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A new statistic reveals the startling privilege of white kids admitted to Harvard

Sarah Todd
statue of john harvard

Harvard University is a notoriously tough school to get into, with an acceptance rate of just 4.5% in the most recent admissions cycle for the class of 2023. But it’s significantly easier to land a spot at the esteemed Ivy League institution if you’re a legacy student or an athlete—a fact that disproportionately benefits white applicants.

A new study notes that in the six admissions cycles between 2014 and 2019, 43% of white students admitted to Harvard were either legacies, recruited athletes, children of faculty and staff, or students on the Dean’s Interest List—a list of applicants whose relatives have donated to Harvard, the existence of which only became public knowledge in 2018. By contrast, no more than 16% of admitted students who were African-American, Asian-American, or Hispanic fell into one of those favored categories.

The study (pdf), by economists Peter Arcidiacono, Josh Kinsler, and Tyler Ransom, has not yet been submitted for publication or been peer-reviewed. But the statistics come from data made publicly available in the Students for Fair Admissions (SFFA) case, a lawsuit brought by Asian-American applicants alleging that Harvard discriminated against them based on race during the admissions process. (Arcidiancono, a professor of economics at Duke University, was an expert witness in the lawsuit on behalf of SFFA, but his work on the paper was not funded by the group.)

It’s not news that elite institutions like Harvard give special dispensation to athletic recruits and to applicants whose relatives have a relationship with the schools, whether as alumni or donors. The Wall Street Journal reports that over the past five years, Princeton University admitted 30% of its legacy applicants, compared to 7% of the general applicant pool, while the acceptance rate for legacies at the University of Notre Dame, Georgetown University, and the University of Virginia is roughly double the rate for the overall applicant pool.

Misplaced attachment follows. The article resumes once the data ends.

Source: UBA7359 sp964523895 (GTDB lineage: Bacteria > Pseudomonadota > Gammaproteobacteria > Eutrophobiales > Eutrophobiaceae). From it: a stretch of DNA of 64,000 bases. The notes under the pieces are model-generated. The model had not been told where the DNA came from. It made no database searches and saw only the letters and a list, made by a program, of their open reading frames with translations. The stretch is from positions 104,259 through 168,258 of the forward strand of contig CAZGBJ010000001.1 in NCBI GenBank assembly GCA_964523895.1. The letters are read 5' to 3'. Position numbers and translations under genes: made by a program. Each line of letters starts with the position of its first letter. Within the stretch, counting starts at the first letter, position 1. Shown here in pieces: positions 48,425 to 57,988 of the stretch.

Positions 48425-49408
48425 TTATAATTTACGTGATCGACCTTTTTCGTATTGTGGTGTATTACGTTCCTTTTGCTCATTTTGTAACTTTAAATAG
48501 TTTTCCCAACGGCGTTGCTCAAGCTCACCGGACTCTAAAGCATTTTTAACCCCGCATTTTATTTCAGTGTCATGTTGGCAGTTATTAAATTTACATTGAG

Since Ivy League schools were overwhelmingly white for the bulk of their histories, giving special status to the descendants of previous attendees would seem to perpetuate an unjust history of discrimination. (Indeed, legacy admissions policies were invented to justify discrimination against Jewish students at elite schools.)

The practice of giving recruited athletes preference at elite institutions also has drawn fire for primarily benefitting students from rich, white families, given that a typical roster of Ivy League teams is heavy on sports with a high cost of entry and a country-club sheen, such as tennis, golf, and lacrosse.

But universities typically keep the specifics of their admissions data under wraps, which means that the public hasn’t always had much insight into the extent to which legacies and athletes get a boost. The study’s authors explain that the SFFA case required Harvard to release a lot of the data it otherwise keeps private, “including detailed information on demographics, academics, and extracurricular activities,” as well as information about Harvard’s internal ratings of its applicants.

According to the model that the authors created, based on the newly available data about Harvard’s system of admissions, “roughly three quarters of white ALDC admits would have been rejected if they had been treated as white non-ALDCs.” (The term “ALDC” refers to “recruited athletes, legacies, those on the dean’s interest list, and children of faculty and staff.”)

Harvard, which did not respond to our request for a comment on the study, has made real strides in recent years in growing the diversity of its student body. The Harvard class of 2021 was the first to be majority non-white in the school’s nearly 380-year history, a streak that’s continued in the last two admissions cycles. But the school still lags far behind in economic diversity. As Harvard Magazine noted in 2017, “More than half of Harvard students come from the top 10 percent of the income distribution, and the vast majority—more than two-thirds—come from families in the top 20 percent.”

The newly revealed statistics on legacies and athletes are a reminder that inequality in the Ivy League isn’t an accident; it’s by design.

 

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